Like Irish diggers, spading deep in the earth for the best turf, Planxty quarried deep into Irish folk’s traditions when crafting its sound.
Planxty’s genesis lay in Christy Moore’s Prosperous, accomplished artists Liam O’Flynn, Dónal Lunny, and Andy Irvine gathering to help the singer / songwriter Moore cut his second solo record. One year later the quartet released Plantxy’s self-titled debut (now admiringly dubbed “the Black Album” for its cover art), a work that helped initiate a second Irish folk revival thanks to its revolutionary, sophisticated arrangements and instrumental counterpoint.
“Merrily Kissed the Quaker,” “Planxty Irwin,” and “Junior Crehan’s Favourite” display such craftsmanship, sensually conflating melodies from a variety of instruments, particularly O’Flynn’s uilleann pipes and tin whistle. “Arthur McBride” is ferried by the intricate rhythm guitar of Irvine, while “The Jolly Beggar-Reel” is all village green gaiety. Planxty also cover the type of folk tackled by their 1960s predecessors, compositions like the blood-splashed “Follow Me up to Carlow” and the ode to English occupation “Only Our Rivers Run Free” (“I wander her hills and her valleys and still to my sorrow I see / A land that has never known freedom, where only her rivers run free”).
A “planxty” is the name for a composition written to express gratitude to a teacher. Subsequent Irish folk artists penned their own planxtys to these Irish giants.
[Listen to “Only Our Rivers Run Free”]
De Danann - De Danann (1975)
The Irish pub session . . . filled with imagery lifted straight from the Colin Irwin canon: men in Donegal tweed jackets, drenched in the black lees of Guinness; the aproned publican wiping a tumbler; impromptu jigs upon a flagstoned floor; ragged musicians, their hair wild with effort; good nights, good craic. De Dannan was born from such a setting, the group forming after periodic sessions at Hughes Pub in Spiddal, a Gaeltacht area of Co. Galway.
Lineups in Irish folk acts are never static, members entering and exiling, venturing forth to join others or give it a whirl on their own. Such is the case with De Danann. However, its core has always remained fiddle beserker Frankie Gavin (frequently the subject of comical stories involving even God trying to emulate his style) and fleet-fingered bouzouki / guitar player Alec Finn.
Their playing is what gives De Danann its thick, prayer-book binding: Finn’s duck-feather soft guitar and bouzouki—the latter courtesy of a six-string Greek version, not the Irish eight-stringer typically used by Ireland’s folk acts—in songs like “The Blackbird / The Jolly Clam Diggers” and “Tripping up the Stairs”; and Gavin playing with the intensity of a bare-knuckle boxer on “The Green Fields of Rossbeigh.” Other highlights include, “The Sunny Banks / Farewell to Erin” and its cauldron bog of layered fiddle, banjo, and guitar, and “The Shore of Lough Bran,” which features the maidenly reserve of vocalist Dolores Keane.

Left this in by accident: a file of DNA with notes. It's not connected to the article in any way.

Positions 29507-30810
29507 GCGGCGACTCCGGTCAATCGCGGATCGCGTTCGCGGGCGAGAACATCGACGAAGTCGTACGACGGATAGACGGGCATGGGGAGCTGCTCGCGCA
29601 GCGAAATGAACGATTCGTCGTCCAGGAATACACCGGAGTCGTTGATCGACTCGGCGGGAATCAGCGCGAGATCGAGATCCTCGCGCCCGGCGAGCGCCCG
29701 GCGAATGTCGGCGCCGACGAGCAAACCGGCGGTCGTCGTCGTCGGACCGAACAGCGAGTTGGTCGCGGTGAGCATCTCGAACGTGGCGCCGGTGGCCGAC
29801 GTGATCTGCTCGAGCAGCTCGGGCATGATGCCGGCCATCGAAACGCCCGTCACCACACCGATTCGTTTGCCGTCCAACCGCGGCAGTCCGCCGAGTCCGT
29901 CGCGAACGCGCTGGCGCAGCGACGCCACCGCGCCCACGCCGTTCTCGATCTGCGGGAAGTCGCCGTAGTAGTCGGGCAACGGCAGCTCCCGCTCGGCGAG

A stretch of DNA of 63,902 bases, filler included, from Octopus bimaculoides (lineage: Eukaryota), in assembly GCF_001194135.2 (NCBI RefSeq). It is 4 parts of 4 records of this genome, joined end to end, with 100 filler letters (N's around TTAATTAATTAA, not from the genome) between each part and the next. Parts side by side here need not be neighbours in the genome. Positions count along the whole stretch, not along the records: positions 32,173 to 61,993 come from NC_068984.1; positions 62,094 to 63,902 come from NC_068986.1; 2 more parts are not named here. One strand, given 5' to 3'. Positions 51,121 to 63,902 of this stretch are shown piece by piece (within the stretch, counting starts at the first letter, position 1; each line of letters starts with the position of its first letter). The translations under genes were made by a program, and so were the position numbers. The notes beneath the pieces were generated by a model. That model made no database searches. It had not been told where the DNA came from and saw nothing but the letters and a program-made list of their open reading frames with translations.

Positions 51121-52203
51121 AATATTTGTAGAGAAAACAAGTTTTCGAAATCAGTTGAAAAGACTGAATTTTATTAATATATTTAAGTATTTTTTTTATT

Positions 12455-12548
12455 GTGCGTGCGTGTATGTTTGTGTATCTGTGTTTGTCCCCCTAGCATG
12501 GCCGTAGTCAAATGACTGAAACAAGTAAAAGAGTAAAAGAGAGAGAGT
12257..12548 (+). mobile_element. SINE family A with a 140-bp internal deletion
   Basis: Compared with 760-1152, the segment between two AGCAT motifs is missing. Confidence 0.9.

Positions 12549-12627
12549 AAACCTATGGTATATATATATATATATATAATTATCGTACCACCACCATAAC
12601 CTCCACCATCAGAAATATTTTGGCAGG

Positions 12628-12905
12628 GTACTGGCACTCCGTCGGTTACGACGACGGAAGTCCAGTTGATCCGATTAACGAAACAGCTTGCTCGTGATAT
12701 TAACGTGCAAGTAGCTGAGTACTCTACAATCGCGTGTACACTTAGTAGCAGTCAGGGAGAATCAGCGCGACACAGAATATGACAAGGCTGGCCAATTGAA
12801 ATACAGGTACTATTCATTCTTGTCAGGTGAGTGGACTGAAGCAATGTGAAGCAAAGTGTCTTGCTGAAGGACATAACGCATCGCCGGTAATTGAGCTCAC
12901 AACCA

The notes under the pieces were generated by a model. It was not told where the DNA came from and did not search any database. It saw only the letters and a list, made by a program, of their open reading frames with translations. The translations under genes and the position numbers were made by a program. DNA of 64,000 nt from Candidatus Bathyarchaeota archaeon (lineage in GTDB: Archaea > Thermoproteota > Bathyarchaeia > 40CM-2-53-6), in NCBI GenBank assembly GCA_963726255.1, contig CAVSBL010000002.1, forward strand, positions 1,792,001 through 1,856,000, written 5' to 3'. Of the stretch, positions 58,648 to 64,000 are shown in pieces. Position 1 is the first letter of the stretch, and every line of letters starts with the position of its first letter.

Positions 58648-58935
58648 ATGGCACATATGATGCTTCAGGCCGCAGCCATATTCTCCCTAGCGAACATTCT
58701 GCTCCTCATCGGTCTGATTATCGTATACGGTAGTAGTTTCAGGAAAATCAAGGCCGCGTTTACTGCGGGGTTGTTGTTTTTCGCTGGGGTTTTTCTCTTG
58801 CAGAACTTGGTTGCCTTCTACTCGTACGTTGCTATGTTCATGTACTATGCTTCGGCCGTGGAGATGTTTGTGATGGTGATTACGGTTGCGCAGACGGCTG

[Listen to “The Sunny Banks / Farewell to Erin”]
Tríona Ní Dhomhnaill – Tríona (1975)
Co. Donegal’s Tríona Ní Dhomhnaill otherworldly delivery made her a modern day Niamh of the Golden Hair, toting listeners off to a sonic Tír na nÓg, Ireland’s mythical land of eternal youth.
A product of the rather incestuous scene of the 1970s (she was a member of both the aforementioned Skara Brae and the Bothy Band), Ní Dhomhnaill released her only solo album in ’75. Tríona rankled traditionalists on account of the vocalist’s trademark harpsichord, but there’s no doubt the instrument gaily disturbed the genre’s crusting dirt.
The harpsichord melody in “This Wee Lass on the Brae” spins with a medieval lilt, while in “O’Carolan’s Farewell To Music,” the instrument slices and heaves like a ploughman’s spade. In between, Ní Dhomhnaill bewitches with her seductively shrill voice, from the way she flirts with pop crossover status in “When I Was a Fair Maid,” to her crucified poses in the instrument-less “Na Gamhna Geala,” to the convent-echoing harmonies on “Stor A Stor A Ghra.”
[Listen to “This Wee Lass on the Brae”]
The Bothy Band – Old Hag You Have Killed Me (1976)
The Bothy Band lifted its name from the rustic stone huts built for migrant Irish laborers toiling in England and Scotland. Ironic, since the group’s ferocious sound would have torn the roof off such a structure. Led by a dream lineup of adepts and aficionados—Matt Molloy, winner of the All-Ireland Flute Championship at just 17; Kevin Burke, expert in the Sligo style of fiddling; and Paddy Keenan, once described by bandmate Dónal Lunny as the, “Jimi Hendrix of the pipes”—the Bothy Band were swathed in a hero’s light, toting the genre of Irish folk off to new and exciting destinations.